# Assignment 3 - 2013

 Due date(s): 11 February 2013 (PDF) Tutorial questions (PDF) Assignment solutions

<rst> <rst-options: 'toc' = False/> <rst-options: 'reset-figures' = False/> Assignment objectives

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• Assignment objectives**:

* To demonstrate your understanding of chemical equilibrium in system with and without change in volume. * To use the reactor design equations in terms of conversion.

Consider the reversible reaction of A going to 2B, with only pure A fed to the flow reactor at 340K and 202.6 kPa. The equilibrium constant at 340K is :math:K_C = 100\,\text{mol.m}^{-3}.

Show that the equilibrium conversion, :math:X_\text{eq}, leaving the reactor is :math:X_\text{eq} = 0.51.

Using stoichiometric tables, and noting that :math:\varepsilon = 1

.. math::

C_A &= \dfrac{F_A}{q} = \dfrac{F_{A0}(1-X)}{q_0(1+\varepsilon X)} = \dfrac{C_{A0}(1-X)}{(1+\varepsilon X)}\\ C_B &= \dfrac{2C_{A0}X}{(1+\varepsilon X)} \\ K_C &= \dfrac{\left\{B\right\}^2}{\left\{A\right\}} \\ K_C &= \dfrac{\left(\dfrac{2C_{A0}X_\text{eq}}{(1+\varepsilon X_\text{eq})} \right)^2}{\dfrac{C_{A0}(1-X_\text{eq})}{(1+\varepsilon X_\text{eq})}} \\ K_C &= \dfrac{4C_{A0}X_\text{eq}}{(1+\varepsilon X_\text{eq})(1-X_\text{eq})}

then use the quadratic equation to solve for :math:X_\text{eq} = 0.51

Consider the system producing product, D, from raw materials A and B in the reversible reaction:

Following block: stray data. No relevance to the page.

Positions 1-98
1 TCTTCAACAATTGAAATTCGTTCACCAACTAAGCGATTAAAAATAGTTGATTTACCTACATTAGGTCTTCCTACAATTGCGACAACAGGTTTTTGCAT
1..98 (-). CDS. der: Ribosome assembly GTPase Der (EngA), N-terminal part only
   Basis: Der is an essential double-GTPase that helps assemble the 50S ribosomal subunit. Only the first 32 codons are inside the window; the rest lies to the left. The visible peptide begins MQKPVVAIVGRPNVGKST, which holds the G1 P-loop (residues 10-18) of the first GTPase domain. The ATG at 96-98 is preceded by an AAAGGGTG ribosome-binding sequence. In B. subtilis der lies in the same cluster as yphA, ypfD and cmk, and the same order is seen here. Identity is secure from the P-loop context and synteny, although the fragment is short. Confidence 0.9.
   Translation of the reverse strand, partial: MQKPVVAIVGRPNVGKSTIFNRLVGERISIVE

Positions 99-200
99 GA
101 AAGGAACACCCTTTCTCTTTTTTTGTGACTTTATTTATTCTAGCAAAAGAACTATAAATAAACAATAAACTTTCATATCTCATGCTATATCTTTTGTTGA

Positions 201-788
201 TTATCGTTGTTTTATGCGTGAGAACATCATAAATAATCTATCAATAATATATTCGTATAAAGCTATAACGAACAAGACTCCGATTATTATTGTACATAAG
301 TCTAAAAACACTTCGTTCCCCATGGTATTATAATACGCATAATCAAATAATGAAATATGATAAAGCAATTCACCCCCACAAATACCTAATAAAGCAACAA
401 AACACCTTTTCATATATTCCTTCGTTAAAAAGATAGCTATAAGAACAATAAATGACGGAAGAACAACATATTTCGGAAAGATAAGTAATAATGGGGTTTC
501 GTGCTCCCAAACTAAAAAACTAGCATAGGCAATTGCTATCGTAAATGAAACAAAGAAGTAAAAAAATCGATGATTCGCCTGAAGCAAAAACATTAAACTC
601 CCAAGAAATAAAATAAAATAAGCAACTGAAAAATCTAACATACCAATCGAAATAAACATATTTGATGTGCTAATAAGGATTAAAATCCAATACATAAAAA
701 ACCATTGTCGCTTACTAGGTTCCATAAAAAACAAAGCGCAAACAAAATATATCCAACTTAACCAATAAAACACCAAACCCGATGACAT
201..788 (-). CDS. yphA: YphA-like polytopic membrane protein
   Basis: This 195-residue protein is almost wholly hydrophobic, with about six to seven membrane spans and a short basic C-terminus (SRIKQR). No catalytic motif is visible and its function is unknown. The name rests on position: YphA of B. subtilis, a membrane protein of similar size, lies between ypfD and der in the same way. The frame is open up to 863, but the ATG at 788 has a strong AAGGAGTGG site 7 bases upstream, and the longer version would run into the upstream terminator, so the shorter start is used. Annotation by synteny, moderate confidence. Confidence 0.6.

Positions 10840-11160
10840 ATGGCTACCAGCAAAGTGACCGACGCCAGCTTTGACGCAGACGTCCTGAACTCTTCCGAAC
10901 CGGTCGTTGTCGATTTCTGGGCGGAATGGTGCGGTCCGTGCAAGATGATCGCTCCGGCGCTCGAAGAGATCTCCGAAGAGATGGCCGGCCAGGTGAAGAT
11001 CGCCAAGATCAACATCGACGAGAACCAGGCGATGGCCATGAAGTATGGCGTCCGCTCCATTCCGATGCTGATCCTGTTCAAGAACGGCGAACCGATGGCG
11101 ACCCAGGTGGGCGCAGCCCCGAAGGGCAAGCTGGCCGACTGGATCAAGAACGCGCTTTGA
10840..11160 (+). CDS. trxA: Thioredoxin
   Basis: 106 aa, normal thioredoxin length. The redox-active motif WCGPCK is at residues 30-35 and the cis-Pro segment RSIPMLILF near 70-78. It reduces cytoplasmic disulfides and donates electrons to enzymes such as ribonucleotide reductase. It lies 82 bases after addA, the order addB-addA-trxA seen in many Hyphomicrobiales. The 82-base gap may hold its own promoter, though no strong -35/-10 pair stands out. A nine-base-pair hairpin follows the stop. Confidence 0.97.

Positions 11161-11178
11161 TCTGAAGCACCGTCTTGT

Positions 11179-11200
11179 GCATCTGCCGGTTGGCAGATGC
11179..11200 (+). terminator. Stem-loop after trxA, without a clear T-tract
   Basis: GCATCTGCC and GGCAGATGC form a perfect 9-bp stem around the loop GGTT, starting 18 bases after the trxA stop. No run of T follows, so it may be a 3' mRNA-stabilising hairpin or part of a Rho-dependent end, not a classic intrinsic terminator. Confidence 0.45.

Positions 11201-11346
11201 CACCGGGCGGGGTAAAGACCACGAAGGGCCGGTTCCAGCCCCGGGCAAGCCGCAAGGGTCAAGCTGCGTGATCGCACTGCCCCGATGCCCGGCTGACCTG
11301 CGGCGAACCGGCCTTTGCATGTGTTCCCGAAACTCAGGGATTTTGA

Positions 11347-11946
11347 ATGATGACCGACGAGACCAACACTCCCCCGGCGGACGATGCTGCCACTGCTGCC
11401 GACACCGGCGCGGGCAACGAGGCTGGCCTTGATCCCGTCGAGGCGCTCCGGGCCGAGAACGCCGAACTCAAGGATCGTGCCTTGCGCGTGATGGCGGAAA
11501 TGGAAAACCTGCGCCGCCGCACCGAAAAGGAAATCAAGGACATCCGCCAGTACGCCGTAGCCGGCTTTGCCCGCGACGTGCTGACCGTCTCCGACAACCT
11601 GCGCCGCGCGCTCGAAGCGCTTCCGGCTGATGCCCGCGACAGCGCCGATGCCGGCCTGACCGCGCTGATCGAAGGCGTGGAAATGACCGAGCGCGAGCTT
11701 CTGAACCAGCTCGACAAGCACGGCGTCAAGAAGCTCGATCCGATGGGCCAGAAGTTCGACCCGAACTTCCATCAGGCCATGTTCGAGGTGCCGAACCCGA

.. math::

\text{A} + \text{B} \mathop{\rightleftharpoons}_{k_{-A}}^{k_A} \text{D}

If the equilibrium constant, :math:K_C has a value of 40 at room temperature, 25°C:

#. What are the units of :math:K_C? #. What is the value of :math:K_C at 50°C, if the heat of reaction is :math:150\,\text{kJ.mol}^{-1}? #. Draw of a plot of the equilibrium constant against temperature.

#. The units are inverse concentration, :math:\dfrac{[\text{m}^3]}{\text{mol}}. #. Using formula in Appendix C (Fogler, 2006):

.. math::

K_{p2} &= K_{p1} \text{e}^{\dfrac{\Delta H_\text{rxn}}{R}\left(\dfrac{1}{T_1} - \dfrac{1}{T_2}\right)} \\

where :math:K_C=\dfrac{K_p}{RT} and :math:\delta = 1-1-1 = -1

.. math::

K_p = \dfrac{K_C}{RT}

Substituting and rearranging:

.. math::

\dfrac{K_C2}{RT_2} &=\dfrac{K_C1}{RT_1} \text{e}^{\dfrac{\Delta H_\text{rxn}}{R}\left(\dfrac{1}{T_1} - \dfrac{1}{T_2}\right)} \\ K_{C2} &= (40\,\text{m}^3\text{.mol}^{-1})\left(\dfrac{323.15\,\text{K}}{298.15\,\text{K}}\right)\text{e}^{\dfrac{150 000\,\text{J.mol}^{-1}}{8.314}\left(\dfrac{1}{298.15\,\text{K}} - \dfrac{1}{323.15\,\text{K}}\right)} \\ K_{C2} &= 4679\,\text{m}^3\text{.mol}^{-1}